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Nonspeculative Bubbles Revisited: Speculation Does Matter

Steven Tucker () and Yilong Xu ()
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Steven Tucker: University of Waikato,
Yilong Xu: University of Heidelberg

Working Papers in Economics from University of Waikato

Abstract: Research in Finance has long been intrigued by the causes of price bubbles. It has been argued that investors having doubts about the rationality of others may speculate on future capital gains. However, in an important contribution, Lei et al. (2001) argue that speculation is not the driver of bubbles in the absence of common knowledge of rationality, suggesting a focus on mistakes and confusion. Indeed, interventions that reduce confusion, reduce the incidence of bubbles. Yet, it has been shown that this effect is likely due to these interventions also establishing common knowledge of rationality. This leaves a puzzle, when both speculation and confusion are excluded as an explanation for bubbles. We revisit Lei et al.’s (2001) design, confirming the existence of bubbles. However, we argue that, although their design removes the ability to speculate, it introduces several unintended design artifacts, inducing bubbles. We design a condition that eliminates any incentives for speculation without these effects. Bubbles are indeed eliminated in this treatment. We conclude that speculation plays a critical role in bubble formation, and thus does matter.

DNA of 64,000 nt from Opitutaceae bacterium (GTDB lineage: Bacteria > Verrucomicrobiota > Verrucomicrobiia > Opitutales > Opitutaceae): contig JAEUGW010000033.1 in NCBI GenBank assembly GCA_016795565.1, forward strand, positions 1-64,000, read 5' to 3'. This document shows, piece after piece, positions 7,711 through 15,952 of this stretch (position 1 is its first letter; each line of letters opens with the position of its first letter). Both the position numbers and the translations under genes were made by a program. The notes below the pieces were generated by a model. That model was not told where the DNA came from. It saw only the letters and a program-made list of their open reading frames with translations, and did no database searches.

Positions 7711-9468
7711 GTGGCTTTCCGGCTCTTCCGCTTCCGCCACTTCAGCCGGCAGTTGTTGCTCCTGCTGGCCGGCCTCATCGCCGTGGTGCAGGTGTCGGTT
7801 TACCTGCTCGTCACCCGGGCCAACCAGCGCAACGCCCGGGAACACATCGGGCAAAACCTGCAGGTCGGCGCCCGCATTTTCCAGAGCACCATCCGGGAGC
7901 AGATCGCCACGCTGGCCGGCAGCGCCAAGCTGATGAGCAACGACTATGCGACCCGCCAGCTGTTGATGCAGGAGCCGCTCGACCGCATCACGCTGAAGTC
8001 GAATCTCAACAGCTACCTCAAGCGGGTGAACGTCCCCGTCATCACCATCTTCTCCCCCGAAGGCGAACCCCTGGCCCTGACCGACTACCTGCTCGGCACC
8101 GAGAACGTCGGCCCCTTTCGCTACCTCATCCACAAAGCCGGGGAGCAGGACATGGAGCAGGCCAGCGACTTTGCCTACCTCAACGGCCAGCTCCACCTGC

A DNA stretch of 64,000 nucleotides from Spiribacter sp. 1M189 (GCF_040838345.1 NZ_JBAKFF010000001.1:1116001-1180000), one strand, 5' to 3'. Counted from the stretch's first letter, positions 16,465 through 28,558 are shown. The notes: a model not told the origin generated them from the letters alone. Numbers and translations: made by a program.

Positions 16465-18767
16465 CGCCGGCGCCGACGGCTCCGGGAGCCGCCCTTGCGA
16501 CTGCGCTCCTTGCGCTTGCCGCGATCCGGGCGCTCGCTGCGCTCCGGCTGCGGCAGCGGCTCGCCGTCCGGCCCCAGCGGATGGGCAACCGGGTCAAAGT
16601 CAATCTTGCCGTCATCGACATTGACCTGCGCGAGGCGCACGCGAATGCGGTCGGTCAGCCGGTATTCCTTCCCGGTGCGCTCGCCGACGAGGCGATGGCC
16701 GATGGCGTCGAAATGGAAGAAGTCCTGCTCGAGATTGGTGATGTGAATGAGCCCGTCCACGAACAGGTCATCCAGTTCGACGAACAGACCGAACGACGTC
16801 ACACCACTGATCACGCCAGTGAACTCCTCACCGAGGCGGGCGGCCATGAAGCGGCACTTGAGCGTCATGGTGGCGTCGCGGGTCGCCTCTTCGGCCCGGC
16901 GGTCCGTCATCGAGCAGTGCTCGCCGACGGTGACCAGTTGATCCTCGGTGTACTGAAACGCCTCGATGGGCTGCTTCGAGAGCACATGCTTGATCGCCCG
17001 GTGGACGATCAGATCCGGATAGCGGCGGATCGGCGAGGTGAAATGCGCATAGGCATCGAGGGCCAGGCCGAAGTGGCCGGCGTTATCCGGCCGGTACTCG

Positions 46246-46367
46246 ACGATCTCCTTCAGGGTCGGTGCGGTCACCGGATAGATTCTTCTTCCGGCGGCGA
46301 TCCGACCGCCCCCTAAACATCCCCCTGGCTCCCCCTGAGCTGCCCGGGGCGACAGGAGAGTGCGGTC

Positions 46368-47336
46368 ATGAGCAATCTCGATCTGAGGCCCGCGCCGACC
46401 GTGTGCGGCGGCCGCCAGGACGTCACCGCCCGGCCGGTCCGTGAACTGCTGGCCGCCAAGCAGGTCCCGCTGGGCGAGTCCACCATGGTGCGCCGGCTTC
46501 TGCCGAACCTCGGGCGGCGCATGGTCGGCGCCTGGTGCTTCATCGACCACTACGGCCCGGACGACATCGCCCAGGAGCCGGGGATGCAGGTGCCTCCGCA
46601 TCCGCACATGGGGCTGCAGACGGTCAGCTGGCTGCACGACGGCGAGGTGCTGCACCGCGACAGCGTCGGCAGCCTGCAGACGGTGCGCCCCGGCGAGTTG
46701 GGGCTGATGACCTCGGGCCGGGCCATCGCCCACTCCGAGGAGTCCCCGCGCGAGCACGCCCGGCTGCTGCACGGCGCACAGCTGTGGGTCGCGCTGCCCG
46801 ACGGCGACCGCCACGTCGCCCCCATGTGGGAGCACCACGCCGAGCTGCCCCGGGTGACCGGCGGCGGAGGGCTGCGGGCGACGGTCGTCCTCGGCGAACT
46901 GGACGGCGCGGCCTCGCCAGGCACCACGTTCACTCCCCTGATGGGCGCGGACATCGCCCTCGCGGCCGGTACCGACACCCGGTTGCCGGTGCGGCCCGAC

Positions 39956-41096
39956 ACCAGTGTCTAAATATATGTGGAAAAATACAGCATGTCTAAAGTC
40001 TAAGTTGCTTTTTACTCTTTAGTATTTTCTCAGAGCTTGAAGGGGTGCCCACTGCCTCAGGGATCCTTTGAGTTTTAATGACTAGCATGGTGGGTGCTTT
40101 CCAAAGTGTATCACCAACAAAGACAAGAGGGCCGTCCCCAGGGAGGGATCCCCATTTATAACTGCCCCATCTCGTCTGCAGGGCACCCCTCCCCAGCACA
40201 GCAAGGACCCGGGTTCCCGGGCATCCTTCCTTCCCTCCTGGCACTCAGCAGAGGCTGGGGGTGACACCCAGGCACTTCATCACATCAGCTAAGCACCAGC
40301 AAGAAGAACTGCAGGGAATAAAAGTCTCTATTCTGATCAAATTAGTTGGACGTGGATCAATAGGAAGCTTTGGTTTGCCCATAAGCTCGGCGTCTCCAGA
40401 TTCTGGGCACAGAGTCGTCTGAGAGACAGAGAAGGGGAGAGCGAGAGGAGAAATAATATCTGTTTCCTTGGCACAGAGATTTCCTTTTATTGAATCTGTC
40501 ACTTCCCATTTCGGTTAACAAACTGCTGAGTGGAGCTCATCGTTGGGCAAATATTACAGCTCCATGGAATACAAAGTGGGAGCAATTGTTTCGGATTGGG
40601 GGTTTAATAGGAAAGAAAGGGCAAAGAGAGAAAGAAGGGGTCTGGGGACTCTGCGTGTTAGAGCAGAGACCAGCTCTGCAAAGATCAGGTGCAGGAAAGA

Keywords: speculation; bubbles; cognitive ability; asset market experiment (search for similar items in EconPapers)
JEL-codes: C91 G13 (search for similar items in EconPapers)
Pages: 25 pages
Date: 2020-09-17
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